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Solid food is given to the baby by its father six months after birth in the first-feeding ritual. Head-shaving, symbolizing purity, is performed for both boys and girls at a temple, usually at the end of the first year. At age four, a ceremony marking the beginning of education is done in which children write their first letter in a tray of rice. Ear-piercing, for health and wealth, is performed for girls and boys between the first and eighth year. Girls are adorned with gold earrings, bangles and anklets; boys receive earrings and a gold chain. The upanayana, or sacred thread ceremony, is the final ceremony of childhood. It marks the formal beginning of student life. Students begin religious instruction and secular education appropriate to their intended occupation. In artisan communities, a similar ceremony is held for boys to formally accept them into their family craft tradition. The Coming of Age Ceremony The community celebrates a girl’s entrance into puberty with the ritu kala samskara, a

home ceremony conducted by the family and close relatives. In the Tamil tradition of South India, for example, the girl bathes and then dresses in her first sari. The family invokes Goddess Lakshmi to bless the young woman with happiness and wealth. She is given many gifts, the first of which is always made of gold. Even today, this samskara is a major event for Hindu girls. It is a joyous time of gift-giving, yet serious as well. A vow of chastity until marriage may be taken at the same time. The Rites of Marriage Hindu weddings are conducted before a sacred fire. This practice dates back thousands of years to Vedic times. Agni, the God of Fire, is called to serve as divine witness to the marriage vows. Weddings are held in special halls. A Hindu wedding can be an elaborate affair spread out over several days attended by many hundreds of guests. The wedding ceremony is performed by a priest, who invokes Agni by building a small fire in an open brick altar on the ground.

In recent times demands for a costly dowry have led to violence and even murder of women in India


adorn to add beauty; decorate chastity sexual abstinence

HonoRing liFE’s imPoRTAnT momEnTs
Below a funeral takes place at the cremation ghats along the Ganga River in the holy city of Varanasi.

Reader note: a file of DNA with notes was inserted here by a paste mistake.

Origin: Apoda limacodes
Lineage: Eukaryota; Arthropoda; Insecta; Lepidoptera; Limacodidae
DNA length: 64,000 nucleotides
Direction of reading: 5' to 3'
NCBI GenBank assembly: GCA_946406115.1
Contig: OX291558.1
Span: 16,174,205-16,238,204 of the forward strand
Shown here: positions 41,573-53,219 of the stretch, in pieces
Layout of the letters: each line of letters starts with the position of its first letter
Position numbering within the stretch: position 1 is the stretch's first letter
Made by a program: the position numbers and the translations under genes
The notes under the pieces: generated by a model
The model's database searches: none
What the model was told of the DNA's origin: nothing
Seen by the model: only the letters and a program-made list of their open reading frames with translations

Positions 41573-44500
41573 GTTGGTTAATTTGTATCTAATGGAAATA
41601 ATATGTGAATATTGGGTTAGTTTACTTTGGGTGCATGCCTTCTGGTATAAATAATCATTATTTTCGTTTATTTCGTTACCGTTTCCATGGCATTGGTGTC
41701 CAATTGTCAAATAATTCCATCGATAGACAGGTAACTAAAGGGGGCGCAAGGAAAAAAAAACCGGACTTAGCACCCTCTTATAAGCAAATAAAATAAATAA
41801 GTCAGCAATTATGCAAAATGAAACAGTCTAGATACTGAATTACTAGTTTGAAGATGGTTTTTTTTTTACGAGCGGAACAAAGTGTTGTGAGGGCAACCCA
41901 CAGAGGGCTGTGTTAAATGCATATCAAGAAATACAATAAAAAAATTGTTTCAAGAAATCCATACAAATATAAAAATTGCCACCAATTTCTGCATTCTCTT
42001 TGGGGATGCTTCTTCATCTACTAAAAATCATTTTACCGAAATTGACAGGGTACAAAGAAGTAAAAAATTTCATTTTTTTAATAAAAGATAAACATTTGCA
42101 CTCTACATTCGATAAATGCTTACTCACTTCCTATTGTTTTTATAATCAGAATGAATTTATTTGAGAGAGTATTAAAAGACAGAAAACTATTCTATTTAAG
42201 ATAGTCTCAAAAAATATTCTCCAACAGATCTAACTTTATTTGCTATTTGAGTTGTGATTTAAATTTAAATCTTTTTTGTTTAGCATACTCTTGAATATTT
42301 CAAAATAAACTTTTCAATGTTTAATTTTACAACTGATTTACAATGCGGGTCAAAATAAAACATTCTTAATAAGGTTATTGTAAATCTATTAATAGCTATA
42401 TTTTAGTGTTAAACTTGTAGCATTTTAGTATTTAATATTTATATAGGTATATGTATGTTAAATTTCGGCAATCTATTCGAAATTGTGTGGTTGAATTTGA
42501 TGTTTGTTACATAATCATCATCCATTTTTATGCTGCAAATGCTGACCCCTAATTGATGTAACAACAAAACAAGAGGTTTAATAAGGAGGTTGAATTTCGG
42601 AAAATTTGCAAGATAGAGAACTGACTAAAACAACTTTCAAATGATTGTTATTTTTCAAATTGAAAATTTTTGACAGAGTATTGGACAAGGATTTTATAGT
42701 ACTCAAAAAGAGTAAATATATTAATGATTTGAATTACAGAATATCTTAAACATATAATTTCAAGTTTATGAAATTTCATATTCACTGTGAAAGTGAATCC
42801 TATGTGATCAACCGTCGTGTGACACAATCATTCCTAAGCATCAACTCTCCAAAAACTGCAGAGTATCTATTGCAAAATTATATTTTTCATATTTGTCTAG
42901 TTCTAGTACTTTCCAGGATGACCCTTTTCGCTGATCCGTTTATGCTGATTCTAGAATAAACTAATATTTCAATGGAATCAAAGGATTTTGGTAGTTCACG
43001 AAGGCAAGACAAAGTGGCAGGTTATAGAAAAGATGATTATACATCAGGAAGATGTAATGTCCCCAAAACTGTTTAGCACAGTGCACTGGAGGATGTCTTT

At left, a brother and sister both have the samskaras of head shaving and ear piercing (yes, it hurts) at a South Indian temple; at right a couple in Maharashtra State take seven steps around the sacred fire to complete their marriage ceremony

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The elaborate rituals normally take hours. Close relatives are brought forward to participate and bless the couple. The groom puts sindur, red coloring, on the part in his bride’s hair, indicating her new status as a married woman. The final moment comes when the bride and groom take seven steps together around the fire to symbolize the journey of life they will take together. The first step is for strength, the second for health, the third for wealth, the fourth for happiness, the fifth for children, the sixth for a long marriage and the seventh for loyalty and everlasting friendship. The bride and groom usually go to a temple for blessings after the wedding. death and Cremation When a person is close to death, relatives gather around. They sit for hours with him or her, singing religious songs, reading scripture and chant prayers to create a spiritual environment and ease the loved-one’s departure. After death, the body is bathed and wrapped in white cloth, then taken to the cremation grounds and placed on a wood pyre which is lit by the eldest son. The funeral ceremony also requires Agni, God of Fire. He is called upon to consume the body. Cremation swiftly releases the soul from this incarnation and frees it for the next. The following day, the family collects the ashes, to be scattered later in a sacred river or other chosen place. Home rituals honor the departed soul on the 10th and 13th days after death and yearly thereafter during the two-week period dedicated to honoring one’s ancestors each fall. These rites help console loved ones and invite the soul to reincarnate back into the family in the future. Religious Initiations A mantra is a sacred word or phrase, usually in Sanskrit. Mantra diksha is the most common Hindu initiation. It authorizes the repetition of a mantra as a daily spiritual practice. “Aum Namo Narayanaya” is a mantra chanted in the Vaishnavite tradition. It means “Homage to Lord Vishnu.” “Aum Namah